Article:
There is no doubt that Lightroom is one of the best photo editing software available in the market. It offers a wide range of features for photographers of all levels of expertise. But even the best software can be daunting for beginners. This is especially true when it comes to editing macro photography.
In this article, we will take you through the basics of macro editing in Lightroom. We will show you how to make basic adjustments such as
Macro Editing: Crop Tight to Your Subject or Off-Center
Macro photos can change drastically with different cropping. Consider cropping tight to your subject and placing the subject off-center. This will give your photos more impact.
To know how off-center to place your subject, keep the rule of thirds in mind!
Sometimes the original photo is in landscape, but we later find that a vertical crop would be best. To switch the orientation of the crop, go into the crop tool in Lightroom by pressing R.
While in the crop tool, press X to switch orientation! Be sure to keep the ratio at Original. The padlock icon should be locked. This will maintain the ratio as you crop.
When photographing so close on a subject, the focus needs to be placed perfectly and very sharp. To help ensure that crisp, sharp look, the sharpening tools in Lightroom are ideal.
Raise the sharpening level and the masking, while lowering the detail and radius. This will help keep that sharp detail on your subject.
The texture slider is a new tool in Lightroom and also helps to add crispness and detail to a photograph.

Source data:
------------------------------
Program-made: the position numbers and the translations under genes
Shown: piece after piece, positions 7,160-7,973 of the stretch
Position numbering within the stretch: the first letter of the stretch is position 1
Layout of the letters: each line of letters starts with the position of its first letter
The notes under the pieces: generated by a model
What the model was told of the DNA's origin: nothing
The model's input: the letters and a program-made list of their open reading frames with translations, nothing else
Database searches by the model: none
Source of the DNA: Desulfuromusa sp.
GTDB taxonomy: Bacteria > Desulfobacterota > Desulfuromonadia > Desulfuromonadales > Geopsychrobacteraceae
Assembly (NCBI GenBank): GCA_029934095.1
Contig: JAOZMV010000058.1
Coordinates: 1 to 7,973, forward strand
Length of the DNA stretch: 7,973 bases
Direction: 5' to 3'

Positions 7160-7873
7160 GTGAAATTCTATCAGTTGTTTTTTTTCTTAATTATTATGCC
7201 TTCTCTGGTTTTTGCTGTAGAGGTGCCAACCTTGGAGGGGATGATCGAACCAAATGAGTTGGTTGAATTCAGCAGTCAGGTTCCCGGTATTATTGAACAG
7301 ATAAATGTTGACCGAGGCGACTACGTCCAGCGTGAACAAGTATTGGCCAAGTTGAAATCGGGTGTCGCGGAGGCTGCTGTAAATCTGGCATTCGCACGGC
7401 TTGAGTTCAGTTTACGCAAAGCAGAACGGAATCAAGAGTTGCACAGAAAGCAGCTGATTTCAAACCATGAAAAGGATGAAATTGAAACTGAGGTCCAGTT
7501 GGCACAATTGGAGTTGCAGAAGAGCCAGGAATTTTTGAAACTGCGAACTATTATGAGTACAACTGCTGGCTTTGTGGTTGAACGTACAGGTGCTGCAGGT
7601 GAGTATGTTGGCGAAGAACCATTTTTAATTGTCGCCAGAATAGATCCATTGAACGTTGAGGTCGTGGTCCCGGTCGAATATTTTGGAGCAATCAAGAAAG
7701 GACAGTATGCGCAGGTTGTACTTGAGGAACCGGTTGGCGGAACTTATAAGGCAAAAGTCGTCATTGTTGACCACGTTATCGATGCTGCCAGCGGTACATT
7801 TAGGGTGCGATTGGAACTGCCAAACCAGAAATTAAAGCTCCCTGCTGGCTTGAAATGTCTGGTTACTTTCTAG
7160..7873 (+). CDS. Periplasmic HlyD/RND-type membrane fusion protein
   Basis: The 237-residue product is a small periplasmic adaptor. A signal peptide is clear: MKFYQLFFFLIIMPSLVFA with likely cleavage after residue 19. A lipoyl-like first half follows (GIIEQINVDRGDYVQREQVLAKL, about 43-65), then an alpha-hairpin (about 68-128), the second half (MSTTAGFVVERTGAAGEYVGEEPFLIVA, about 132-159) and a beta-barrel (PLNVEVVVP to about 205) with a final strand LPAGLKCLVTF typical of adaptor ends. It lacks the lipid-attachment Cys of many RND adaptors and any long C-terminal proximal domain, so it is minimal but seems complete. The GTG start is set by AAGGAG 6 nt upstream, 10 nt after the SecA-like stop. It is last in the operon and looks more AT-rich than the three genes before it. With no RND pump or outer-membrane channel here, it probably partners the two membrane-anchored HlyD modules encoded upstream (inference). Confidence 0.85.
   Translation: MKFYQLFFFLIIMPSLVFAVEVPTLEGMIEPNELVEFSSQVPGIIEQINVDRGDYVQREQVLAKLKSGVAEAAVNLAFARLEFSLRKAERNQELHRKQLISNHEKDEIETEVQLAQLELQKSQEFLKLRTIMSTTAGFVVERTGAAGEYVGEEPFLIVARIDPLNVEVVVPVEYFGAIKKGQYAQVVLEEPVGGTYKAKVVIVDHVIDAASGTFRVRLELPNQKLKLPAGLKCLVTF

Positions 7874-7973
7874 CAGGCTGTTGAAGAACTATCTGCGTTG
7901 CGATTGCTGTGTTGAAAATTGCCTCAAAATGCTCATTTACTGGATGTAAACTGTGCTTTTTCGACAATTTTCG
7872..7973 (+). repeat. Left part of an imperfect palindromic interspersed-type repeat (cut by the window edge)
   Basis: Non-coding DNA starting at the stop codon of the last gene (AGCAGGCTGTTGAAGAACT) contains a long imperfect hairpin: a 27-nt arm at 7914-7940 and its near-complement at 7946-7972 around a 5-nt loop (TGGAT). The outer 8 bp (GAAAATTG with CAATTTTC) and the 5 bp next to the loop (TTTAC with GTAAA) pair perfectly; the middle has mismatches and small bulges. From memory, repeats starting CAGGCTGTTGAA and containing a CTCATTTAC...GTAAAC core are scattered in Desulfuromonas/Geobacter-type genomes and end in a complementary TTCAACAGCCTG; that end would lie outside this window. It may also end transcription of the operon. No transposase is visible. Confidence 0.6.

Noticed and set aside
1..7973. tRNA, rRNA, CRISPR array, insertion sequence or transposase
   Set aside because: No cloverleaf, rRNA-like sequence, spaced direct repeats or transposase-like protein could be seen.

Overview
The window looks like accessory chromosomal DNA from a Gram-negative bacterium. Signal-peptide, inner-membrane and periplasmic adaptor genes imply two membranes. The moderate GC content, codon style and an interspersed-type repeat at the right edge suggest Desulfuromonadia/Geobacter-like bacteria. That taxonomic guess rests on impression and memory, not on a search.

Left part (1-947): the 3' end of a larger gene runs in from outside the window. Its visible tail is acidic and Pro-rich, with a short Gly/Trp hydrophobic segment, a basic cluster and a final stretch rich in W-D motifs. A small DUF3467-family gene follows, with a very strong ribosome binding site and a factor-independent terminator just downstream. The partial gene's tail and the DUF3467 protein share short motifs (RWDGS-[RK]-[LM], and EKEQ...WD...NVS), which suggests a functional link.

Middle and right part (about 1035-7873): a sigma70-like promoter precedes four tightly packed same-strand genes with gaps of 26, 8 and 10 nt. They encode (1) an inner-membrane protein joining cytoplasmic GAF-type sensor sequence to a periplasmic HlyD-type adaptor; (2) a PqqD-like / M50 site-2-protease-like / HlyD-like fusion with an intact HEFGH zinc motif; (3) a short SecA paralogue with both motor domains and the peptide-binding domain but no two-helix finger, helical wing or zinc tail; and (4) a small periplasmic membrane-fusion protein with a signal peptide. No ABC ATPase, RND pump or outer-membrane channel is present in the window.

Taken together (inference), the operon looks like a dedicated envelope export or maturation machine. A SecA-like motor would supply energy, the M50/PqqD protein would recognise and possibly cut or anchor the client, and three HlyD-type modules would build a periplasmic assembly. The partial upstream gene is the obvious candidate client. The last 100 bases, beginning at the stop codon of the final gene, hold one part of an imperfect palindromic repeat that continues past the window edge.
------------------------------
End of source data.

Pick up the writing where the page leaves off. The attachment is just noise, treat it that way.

Try raising the texture and see if it helps your subject stand out even more!
Our eyes go to the brighter parts of an image first. It only makes sense that your subject should be the brightest part of a macro photo.
This lets you adjust the darkness, feathering, and length of the vignette.
If your subject is off-center or you want more control over the placement, you can use brushes. The radial brush is perfect if you want the vignette to be even on all sides.
The adjustment brush is perfect for full control. It lets you hand-paint the areas that you want to vignette and adjust everything about the effect.
Finally, you can use the gradient filter if you want to ensure a soft fade from dark to light.
To go along with the drama of a macro image, you’ll want to make sure your colors are vibrant! Note that I didn’t say to make sure your colors are saturated. Rather, vibrancy retains detail while giving the colors a stronger pop.
Having strong colors, especially for your subject, will add contrast. It will also make the photo more dramatic.
Separate the subject from the background
There are some things you can do in Lightroom to create a similar effect! Using the same brushes mentioned for vignetting, you can adjust the sharpness, clarity, and contrast for the background.
Macro photography helps bring to life all sorts of detail that we otherwise overlook!
With the above Lightroom editing tips, you can give your tiny subjects the dramatic spotlight they deserve.